Double energy production by 2030 is the message that Dan Arvizu, director of the National Renewable Energy Laboratory (NREL), and a blue-ribbon panel of 20 energy experts recently drove home at the National Press Club in Washington, D.C. They declared that the United States can double its energy productivity by 2030—and do it in ways that bolster the economy.

Arvizu and other members of the Alliance to Save Energy (ASE) Commission on National Energy Efficiency Policy said that doubling energy productivity could create a million new jobs, save the average household $1,000 per year and reduce carbon-dioxide emissions by one-third.

“The commission’s recommendations provide a bold yet attainable roadmap for revolutionizing our nation’s use of energy, boosting our economy and improving our environment along the way,” Arvizu said.

The commission said its ambitious goals can be accomplished by unleashing investments in energy-efficiency concepts and technologies throughout the economy, modernizing our energy infrastructure, reforming regulatory measures to promote efficiency, and educating consumers and business leaders on ways to reduce energy waste.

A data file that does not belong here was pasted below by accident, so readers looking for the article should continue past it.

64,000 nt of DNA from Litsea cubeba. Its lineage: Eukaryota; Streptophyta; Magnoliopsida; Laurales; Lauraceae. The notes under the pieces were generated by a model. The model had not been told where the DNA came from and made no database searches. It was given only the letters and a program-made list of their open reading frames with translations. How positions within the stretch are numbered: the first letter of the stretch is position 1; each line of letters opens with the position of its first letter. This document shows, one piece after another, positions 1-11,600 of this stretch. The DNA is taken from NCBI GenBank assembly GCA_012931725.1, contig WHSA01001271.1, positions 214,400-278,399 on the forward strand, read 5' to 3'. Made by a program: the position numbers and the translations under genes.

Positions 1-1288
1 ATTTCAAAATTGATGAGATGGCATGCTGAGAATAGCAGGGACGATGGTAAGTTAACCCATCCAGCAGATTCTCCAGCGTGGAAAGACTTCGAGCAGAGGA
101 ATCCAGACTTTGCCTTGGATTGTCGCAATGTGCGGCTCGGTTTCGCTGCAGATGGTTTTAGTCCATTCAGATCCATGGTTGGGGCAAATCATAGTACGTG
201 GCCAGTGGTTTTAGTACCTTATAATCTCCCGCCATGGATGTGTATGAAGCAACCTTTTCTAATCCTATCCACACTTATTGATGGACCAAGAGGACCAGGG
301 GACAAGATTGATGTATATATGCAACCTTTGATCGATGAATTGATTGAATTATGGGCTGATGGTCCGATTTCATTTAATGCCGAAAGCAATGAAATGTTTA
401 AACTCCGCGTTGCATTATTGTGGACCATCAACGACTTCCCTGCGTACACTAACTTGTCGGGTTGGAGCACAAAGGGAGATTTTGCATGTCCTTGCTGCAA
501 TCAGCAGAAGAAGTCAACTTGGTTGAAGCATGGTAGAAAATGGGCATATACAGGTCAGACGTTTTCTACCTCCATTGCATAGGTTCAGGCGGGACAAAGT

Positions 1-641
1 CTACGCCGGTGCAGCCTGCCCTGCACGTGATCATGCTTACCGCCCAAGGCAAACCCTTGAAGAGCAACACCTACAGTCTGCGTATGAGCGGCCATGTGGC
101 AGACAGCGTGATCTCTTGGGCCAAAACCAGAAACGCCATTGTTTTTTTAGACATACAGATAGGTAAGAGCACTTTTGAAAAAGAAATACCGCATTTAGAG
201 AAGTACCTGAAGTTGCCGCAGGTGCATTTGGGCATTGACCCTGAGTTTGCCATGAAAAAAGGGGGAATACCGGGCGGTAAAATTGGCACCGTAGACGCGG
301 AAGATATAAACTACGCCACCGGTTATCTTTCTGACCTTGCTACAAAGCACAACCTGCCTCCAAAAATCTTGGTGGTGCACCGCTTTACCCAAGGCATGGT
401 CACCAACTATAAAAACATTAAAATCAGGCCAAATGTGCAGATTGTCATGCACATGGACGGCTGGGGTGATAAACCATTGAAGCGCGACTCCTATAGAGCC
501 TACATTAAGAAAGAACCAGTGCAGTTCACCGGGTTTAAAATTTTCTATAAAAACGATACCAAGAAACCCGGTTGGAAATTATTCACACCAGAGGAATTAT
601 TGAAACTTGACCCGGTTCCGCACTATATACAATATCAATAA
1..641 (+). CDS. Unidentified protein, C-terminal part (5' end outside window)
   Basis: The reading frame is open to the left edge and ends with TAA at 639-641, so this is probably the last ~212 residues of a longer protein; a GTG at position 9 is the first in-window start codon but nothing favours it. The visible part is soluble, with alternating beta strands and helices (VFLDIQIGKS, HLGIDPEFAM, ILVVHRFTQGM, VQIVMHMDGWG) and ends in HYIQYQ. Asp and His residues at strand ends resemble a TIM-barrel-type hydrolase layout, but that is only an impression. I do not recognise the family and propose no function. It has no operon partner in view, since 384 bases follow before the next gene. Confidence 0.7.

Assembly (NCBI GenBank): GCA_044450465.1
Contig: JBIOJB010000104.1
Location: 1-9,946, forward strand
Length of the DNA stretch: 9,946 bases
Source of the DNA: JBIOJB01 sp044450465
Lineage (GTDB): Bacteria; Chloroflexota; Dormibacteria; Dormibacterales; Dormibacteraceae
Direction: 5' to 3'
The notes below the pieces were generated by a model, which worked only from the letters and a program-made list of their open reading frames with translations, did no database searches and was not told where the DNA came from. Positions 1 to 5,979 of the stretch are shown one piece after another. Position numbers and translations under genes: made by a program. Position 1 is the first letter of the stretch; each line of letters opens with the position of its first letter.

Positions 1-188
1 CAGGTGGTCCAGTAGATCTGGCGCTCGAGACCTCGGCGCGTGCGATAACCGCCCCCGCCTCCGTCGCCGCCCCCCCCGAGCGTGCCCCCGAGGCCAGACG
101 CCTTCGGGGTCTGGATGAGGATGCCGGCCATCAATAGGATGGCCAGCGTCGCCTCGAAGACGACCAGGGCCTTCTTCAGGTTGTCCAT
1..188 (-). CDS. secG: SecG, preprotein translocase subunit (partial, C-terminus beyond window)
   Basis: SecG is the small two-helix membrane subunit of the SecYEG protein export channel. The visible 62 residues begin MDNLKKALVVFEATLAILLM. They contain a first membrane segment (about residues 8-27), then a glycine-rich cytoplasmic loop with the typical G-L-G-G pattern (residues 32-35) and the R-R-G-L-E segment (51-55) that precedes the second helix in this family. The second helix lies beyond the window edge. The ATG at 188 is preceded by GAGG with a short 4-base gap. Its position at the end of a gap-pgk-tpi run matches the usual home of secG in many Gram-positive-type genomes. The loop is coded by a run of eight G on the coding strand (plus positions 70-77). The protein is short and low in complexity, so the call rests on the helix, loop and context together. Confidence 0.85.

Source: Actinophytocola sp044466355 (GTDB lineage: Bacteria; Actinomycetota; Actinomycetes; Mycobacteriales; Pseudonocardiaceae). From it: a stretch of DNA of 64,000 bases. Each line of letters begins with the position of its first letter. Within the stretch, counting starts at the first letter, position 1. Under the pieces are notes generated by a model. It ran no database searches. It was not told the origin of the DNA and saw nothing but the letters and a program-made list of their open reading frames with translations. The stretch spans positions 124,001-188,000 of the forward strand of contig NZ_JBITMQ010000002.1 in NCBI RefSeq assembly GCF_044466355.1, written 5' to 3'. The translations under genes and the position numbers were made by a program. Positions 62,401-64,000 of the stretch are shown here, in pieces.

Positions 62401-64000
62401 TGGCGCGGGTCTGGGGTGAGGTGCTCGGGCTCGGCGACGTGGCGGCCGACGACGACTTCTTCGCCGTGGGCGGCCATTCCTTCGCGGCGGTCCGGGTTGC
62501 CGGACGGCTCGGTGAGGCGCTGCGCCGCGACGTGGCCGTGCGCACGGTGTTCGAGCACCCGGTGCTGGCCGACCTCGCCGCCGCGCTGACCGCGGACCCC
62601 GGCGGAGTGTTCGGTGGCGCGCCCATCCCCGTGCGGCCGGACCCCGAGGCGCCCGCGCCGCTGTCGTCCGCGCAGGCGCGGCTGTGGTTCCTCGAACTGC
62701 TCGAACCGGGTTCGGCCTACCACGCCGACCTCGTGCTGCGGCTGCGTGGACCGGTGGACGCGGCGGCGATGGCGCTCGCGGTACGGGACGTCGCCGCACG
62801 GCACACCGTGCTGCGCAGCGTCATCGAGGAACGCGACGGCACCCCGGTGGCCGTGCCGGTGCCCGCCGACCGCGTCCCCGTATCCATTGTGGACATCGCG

In December, Arvizu testified on the importance of greater energy efficiency before the U.S. Senate ­Finance Subcommittee on Energy, Natural Resources, and Infrastructure.

“Perhaps the most compelling evidence that energy-efficiency measures can have dramatic effects in the future is the often-overlooked fact that they already have produced so many benefits for our nation,” Arvizu noted.

To the same point, a report by the commission showed that the nation would be using fully 50 percent more energy than we currently use today had we not taken advantage of all the energy-efficiency opportunities we have developed and deployed over the past three decades.

In addition to NREL’s research and development on renewable-energy generation technologies, the laboratory has major programs to improve energy efficiency in the nation’s two largest sectors of energy use: buildings and transportation.